So, the Brazilian population voted AGAINST gun bans, but the gov’t went ahead & did it anyway…

  10. “Which is, at least in this country, an individual right that does not depend on questions of social utility.”

    What happens here is that the exercise is replaced with government privileges; which are then subject to some form of social utility standard. Licensing, background checks, GFZs, special taxation, and criminal weapons charge enhancements all take the exercise of the right to keep and bear arms and reduce it to the exercise of a government privilege. The mere act of keeping and bearing of arms should not be under the control of government.

    • In the Ninth Circuit, as well as the Second , Third and Fourth, questions of social utility have a primacy, since it is obvious that the private ownership of guns has no social utility. Therefore, evil dangerous assault weapons may be banned, concealed carry denied, because “public safety” trumps second amendment rights.

  11. It’s a damn shame that Senor Bolsonaro can’t challenge Rick Scott for the Republican Senatorial Primary.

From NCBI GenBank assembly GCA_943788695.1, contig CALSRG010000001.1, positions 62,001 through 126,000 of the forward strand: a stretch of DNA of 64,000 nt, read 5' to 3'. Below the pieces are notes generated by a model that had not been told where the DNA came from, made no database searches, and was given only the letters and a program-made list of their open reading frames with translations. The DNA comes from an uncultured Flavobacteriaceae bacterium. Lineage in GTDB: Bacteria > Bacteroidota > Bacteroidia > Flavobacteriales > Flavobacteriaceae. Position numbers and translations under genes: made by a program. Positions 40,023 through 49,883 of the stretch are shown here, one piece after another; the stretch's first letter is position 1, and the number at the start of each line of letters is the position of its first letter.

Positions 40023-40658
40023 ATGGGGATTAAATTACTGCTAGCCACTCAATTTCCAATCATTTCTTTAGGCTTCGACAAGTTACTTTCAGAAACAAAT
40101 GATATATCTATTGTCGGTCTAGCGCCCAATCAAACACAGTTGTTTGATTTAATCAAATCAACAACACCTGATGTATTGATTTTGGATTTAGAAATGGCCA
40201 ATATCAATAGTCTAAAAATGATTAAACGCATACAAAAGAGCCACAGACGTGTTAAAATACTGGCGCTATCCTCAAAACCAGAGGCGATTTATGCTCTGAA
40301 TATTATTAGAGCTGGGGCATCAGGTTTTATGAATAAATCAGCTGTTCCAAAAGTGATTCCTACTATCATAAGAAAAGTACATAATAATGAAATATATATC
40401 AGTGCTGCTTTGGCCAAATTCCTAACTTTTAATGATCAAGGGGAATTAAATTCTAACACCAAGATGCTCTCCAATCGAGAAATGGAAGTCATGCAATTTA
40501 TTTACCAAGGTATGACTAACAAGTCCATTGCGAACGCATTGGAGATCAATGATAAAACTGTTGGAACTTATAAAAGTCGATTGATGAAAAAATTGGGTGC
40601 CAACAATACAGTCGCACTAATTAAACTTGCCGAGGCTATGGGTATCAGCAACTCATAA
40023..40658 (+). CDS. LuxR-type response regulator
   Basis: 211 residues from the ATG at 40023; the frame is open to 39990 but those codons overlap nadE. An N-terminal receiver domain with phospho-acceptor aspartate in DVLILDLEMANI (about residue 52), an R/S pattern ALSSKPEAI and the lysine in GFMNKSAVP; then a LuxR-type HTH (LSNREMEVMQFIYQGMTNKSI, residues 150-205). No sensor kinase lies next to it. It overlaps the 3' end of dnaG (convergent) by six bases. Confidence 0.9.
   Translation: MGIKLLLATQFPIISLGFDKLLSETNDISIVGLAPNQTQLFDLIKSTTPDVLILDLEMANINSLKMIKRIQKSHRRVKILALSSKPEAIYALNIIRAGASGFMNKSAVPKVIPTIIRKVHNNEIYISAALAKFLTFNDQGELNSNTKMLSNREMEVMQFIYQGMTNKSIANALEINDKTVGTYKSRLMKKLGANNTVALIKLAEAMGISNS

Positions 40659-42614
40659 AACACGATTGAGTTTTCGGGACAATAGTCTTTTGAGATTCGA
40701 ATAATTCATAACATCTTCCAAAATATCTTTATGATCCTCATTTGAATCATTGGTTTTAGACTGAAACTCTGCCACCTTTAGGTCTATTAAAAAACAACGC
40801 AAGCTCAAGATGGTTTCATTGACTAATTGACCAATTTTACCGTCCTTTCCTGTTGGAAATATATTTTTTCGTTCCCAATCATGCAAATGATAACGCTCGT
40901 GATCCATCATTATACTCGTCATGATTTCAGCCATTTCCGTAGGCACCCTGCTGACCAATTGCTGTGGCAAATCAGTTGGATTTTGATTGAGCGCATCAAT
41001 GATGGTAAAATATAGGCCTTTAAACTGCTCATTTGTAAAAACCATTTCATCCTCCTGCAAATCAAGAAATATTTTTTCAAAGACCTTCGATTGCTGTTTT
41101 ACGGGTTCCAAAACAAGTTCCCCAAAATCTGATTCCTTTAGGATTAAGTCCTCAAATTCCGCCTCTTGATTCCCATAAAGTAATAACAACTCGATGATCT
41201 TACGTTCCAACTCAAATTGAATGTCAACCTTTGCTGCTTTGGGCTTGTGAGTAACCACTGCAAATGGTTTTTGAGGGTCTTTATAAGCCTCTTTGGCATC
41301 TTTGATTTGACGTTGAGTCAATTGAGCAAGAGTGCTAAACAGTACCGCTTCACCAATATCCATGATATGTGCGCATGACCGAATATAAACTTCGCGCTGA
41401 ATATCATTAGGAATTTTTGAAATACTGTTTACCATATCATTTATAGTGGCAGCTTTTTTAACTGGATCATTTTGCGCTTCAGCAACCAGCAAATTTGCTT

• John Wesley Hardin liked nickel plated guns. So did “Wild” Bill Hickok. Many gunfighters in the Old West did. Those guys didn’t pretend to be operators. They didn’t carry plastic 9mm women guns either. They were true gunfighters. They carried nickel plated heavy steel firearms with wood or ivory grips. You call one of those guys a sissy, and they’re liable to pistol whip the shit out of you with one of those hog legs.

      • They carried nickel plated guns cause they clean up faster and easier and resist rust better. The black powder in use at the time was nasty, fouling stuff.

        Wild Bill’s preferred firearms were a pair of Navy colts in .36 caliber. A 9mm would have been a major step up in power.

  12. Being Brazilian (despite living in the US for 10+ years now) I can absolutely confirm that people have realized they would be much better off right now if the good guys were also armed… When I used to preach about it 5 years ago everyone thought I was crazy. Also, the Instituto Igarapé cited in the article is known for being pretty much a socialist think tank. Finally, it should be noted that the Brazilian dictatorship, having been instilled by a military coup, did NOT disarm its citizens. During the dicatorship every man was allowed to own two guns to protect his home. Disarmament only came in the early 2000’s when a socialist government was elected.